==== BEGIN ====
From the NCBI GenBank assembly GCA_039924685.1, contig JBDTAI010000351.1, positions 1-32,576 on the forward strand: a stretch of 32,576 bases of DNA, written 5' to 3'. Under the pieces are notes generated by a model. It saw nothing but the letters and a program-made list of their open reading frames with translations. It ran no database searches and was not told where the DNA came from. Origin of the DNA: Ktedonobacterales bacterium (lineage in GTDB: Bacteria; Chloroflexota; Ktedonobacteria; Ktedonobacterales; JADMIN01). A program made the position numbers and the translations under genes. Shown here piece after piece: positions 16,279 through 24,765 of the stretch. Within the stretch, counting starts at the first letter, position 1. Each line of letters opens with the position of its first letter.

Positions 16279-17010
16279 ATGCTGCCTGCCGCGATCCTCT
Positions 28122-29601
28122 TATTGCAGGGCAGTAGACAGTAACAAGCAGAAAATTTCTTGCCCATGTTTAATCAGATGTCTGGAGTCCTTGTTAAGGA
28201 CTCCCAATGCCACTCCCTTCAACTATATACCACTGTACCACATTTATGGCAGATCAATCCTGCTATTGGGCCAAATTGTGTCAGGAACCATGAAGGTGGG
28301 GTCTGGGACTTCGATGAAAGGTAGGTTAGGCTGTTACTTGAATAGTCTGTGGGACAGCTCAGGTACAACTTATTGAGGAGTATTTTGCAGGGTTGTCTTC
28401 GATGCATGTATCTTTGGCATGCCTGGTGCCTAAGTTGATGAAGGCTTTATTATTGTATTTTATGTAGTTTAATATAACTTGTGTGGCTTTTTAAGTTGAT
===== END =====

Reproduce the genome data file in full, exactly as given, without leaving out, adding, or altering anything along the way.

From the NCBI GenBank assembly GCA_039924685.1, contig JBDTAI010000351.1, positions 1-32,576 on the forward strand: a stretch of 32,576 bases of DNA, written 5' to 3'. Under the pieces are notes generated by a model. It saw nothing but the letters and a program-made list of their open reading frames with translations. It ran no database searches and was not told where the DNA came from. Origin of the DNA: Ktedonobacterales bacterium (lineage in GTDB: Bacteria; Chloroflexota; Ktedonobacteria; Ktedonobacterales; JADMIN01). A program made the position numbers and the translations under genes. Shown here piece after piece: positions 16,279 through 24,765 of the stretch. Within the stretch, counting starts at the first letter, position 1. Each line of letters opens with the position of its first letter.

Positions 16279-17010
16279 ATGCTGCCTGCCGCGATCCTCT
Positions 28122-29601
28122 TATTGCAGGGCAGTAGACAGTAACAAGCAGAAAATTTCTTGCCCATGTTTAATCAGATGTCTGGAGTCCTTGTTAAGGA
28201 CTCCCAATGCCACTCCCTTCAACTATATACCACTGTACCACATTTATGGCAGATCAATCCTGCTATTGGGCCAAATTGTGTCAGGAACCATGAAGGTGGG
28301 GTCTGGGACTTCGATGAAAGGTAGGTTAGGCTGTTACTTGAATAGTCTGTGGGACAGCTCAGGTACAACTTATTGAGGAGTATTTTGCAGGGTTGTCTTC
28401 GATGCATGTATCTTTGGCATGCCTGGTGCCTAAGTTGATGAAGGCTTTATTATTGTATTTTATGTAGTTTAATATAACTTGTGTGGCTTTTTAAGTTGAT